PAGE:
"Perception is reality" for the average customer
So, you know, everybody's heard the term perception is reality. And maybe the folks on this call, you know, we, we tend to live in the tech industry. We understand what's going on behind the scenes, but for the average customer, that's even more relevant. And so the perception that they have, of what an expectation for digital experience is, are set by the brands that they engage with on a daily basis. The Netflix of the world, the Airbnbs, the Amazons, the Spotifys, the Ubers. These companies are essentially setting the bar for what our customers, for what all of our customers expect in terms of how they engage with a brand.
Trained to expect "the BMW experience"
And those experiences that they deliver are really what I like to call the BMW experience. They are highly personal, they are very predictive in terms of what a customer wants to be doing. They're real-time, so they're immediate. They're seamless — independent of where you're engaging those brands. And they're highly automated, driven by machines. So the amount of employees that these companies have to actually serve those experiences, is far less than what you would find in a traditional organization to deliver that sort of customer satisfaction and customer experience.
Most brands aren't equipped to keep up
So you end up with this world where you have our customers, they expect this BMW experience because daily they are engaging these brands. And the traditional enterprise that is competing with these brands, have a number of headwind forces that make it very, very difficult for them to actually deliver on what that experience needs to be.
And some of those headwinds forces — just to call them out — are the explosion of devices that people can actually engage with a brand across. And you know, we look at voice, with some of the new innovations around voice, that's a brand new channel that has new platforms. It has new data that can be collected.
Regulatory change is a massive, massive market mover. GDPR — that I'm sure we're all aware of — has recently come into effect. That has created a significant shake up in terms of how brands are able to think about reaching and using data with their customers.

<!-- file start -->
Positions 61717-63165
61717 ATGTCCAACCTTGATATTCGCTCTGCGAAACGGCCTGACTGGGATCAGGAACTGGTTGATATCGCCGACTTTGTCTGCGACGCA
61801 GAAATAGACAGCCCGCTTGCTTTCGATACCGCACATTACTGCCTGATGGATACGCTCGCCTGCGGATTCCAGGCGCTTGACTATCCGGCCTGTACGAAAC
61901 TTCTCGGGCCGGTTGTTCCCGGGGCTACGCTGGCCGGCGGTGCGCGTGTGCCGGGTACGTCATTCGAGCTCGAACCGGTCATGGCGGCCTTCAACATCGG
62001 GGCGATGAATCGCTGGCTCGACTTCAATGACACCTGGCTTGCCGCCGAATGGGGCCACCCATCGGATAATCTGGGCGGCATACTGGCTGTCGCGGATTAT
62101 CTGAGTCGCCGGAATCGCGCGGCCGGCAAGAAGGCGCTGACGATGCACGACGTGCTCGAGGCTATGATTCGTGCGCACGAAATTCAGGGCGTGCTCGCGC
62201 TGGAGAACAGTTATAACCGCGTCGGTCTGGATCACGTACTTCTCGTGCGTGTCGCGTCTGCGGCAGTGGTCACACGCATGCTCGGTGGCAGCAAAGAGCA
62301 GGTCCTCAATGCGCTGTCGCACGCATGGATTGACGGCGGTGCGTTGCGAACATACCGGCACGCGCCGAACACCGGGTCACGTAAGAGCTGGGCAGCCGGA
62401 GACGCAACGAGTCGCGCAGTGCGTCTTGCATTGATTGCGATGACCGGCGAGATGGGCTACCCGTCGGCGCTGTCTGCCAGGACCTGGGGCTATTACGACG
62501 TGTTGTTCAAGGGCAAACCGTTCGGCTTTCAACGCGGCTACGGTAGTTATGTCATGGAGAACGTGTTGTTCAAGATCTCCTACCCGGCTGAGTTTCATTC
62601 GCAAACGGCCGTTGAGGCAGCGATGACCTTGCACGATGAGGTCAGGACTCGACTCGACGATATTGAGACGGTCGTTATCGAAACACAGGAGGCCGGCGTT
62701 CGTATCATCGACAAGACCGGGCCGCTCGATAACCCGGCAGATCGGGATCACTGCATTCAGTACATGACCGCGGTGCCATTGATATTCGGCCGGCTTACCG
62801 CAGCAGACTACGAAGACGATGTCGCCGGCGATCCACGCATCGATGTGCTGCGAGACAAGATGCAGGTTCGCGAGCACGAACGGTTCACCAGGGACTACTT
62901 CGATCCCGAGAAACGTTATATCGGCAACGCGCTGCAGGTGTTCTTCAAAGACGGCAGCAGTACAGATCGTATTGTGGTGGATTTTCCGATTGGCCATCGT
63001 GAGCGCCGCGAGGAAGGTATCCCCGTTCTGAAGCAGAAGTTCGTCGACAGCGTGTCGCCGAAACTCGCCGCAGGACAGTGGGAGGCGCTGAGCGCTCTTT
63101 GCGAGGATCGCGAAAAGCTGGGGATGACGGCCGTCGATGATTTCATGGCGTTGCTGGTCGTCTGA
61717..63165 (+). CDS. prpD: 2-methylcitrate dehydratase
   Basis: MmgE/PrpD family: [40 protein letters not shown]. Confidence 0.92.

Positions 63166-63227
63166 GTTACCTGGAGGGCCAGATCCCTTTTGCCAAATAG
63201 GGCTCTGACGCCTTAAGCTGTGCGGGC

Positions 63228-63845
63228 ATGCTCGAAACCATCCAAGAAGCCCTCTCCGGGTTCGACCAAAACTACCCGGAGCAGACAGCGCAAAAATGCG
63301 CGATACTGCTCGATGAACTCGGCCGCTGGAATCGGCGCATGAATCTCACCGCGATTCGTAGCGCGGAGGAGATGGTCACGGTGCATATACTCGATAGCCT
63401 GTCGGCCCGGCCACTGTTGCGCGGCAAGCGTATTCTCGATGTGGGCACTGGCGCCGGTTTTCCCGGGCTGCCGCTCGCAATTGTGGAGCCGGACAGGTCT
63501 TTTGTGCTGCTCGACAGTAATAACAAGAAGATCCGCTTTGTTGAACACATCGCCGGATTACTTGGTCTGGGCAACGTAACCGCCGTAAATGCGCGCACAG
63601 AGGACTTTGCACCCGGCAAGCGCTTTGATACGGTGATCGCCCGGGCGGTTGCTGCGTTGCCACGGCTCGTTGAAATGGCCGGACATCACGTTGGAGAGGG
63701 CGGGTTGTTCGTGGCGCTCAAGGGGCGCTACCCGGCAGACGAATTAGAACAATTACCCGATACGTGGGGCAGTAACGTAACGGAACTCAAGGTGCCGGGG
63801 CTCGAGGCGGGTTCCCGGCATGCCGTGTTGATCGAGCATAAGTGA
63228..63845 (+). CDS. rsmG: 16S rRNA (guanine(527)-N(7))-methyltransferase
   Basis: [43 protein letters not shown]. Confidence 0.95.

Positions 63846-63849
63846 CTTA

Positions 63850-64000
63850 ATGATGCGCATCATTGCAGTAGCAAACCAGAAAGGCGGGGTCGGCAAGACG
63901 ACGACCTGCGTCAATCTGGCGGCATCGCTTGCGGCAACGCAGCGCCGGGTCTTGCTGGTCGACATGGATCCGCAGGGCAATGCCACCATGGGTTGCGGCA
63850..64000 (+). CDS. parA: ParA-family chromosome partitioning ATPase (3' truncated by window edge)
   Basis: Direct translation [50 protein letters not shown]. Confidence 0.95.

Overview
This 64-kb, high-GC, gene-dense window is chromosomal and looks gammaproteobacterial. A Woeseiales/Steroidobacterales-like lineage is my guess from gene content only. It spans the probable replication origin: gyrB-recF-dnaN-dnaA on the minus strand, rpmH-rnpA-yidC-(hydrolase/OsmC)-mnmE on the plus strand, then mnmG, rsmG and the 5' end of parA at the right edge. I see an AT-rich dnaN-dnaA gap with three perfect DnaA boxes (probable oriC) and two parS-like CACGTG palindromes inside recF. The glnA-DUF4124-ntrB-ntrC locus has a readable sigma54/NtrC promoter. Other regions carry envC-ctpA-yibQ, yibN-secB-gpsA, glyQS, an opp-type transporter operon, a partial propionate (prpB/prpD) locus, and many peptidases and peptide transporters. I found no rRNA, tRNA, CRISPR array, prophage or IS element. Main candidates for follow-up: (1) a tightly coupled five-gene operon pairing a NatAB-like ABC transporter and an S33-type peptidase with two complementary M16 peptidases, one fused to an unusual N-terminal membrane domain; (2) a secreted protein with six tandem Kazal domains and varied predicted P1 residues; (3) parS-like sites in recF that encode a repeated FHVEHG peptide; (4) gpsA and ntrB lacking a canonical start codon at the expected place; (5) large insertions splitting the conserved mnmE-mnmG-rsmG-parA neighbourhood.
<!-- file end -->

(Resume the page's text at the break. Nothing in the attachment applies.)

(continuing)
The proliferation of cloud technology is making it very easy for — well, relatively — the barriers are smaller for companies to build new solutions that can solve a very specific problem in the marketing journey. And marketers, we all want to use those tools to help drive growth, and we don't actually have to go through IT anymore. We can go use a credit card, and we can swipe it, and we can be up and running in 10 minutes with a lot of tools. Which is great for the immediate term outcomes, but in terms of understanding what your customers is doing, you're just creating another silo. So cloud proliferation is continuing to make this challenge even more prevalent.
And then the scarcity of developers is really becoming a challenge for these traditional enterprises because where a lot of the data and assets that they want to use live are in traditional systems that really aren't built for today's web generation. So you need to find those sorts of a key skillsets and talent to be able to actually really unlock what that opens up for you.
And then just the massive scale of data. So these businesses may have their own data centers and they may not have adopted cloud yet. They should be, and I expect they are, but they may not be able to support the scale of data and take advantage of what that potentially offers.
A gap forms
So you get this world where those headwinds forces are creating a gap in between what the expectations are and what the actual experience a brand — that is coming from kind of that legacy world — is able to deliver on. And so that the brand experience a customer has is difficult depending on what channel.
So it may not be built for a mobile app, so the resolution may look funky. You may not even see the add to cart button. It's time consuming, so you have to log in on multiple platforms because we don't necessarily know who the user is across these platforms. In a lot of cases it's insecure. If they're not built for a native platform, it may be a little bit of a hack to work around.
And sometimes it's late, right? So if I'm getting an offer for a discount for something, you know, a week later because it wasn't real-time served up, what's the point? And then I've seen scenarios where it's just dead wrong. You're assuming that I'm a person that I am not, based on other data that, who knows where you got it from.
So you get this world where those businesses that are set up in the digital era — like the Netflix of the world — are continuing to innovate and the expectations are getting higher and higher from the customer. But the experience that these businesses can deliver, are our weighed back by these headwinds and this gap continues to grow.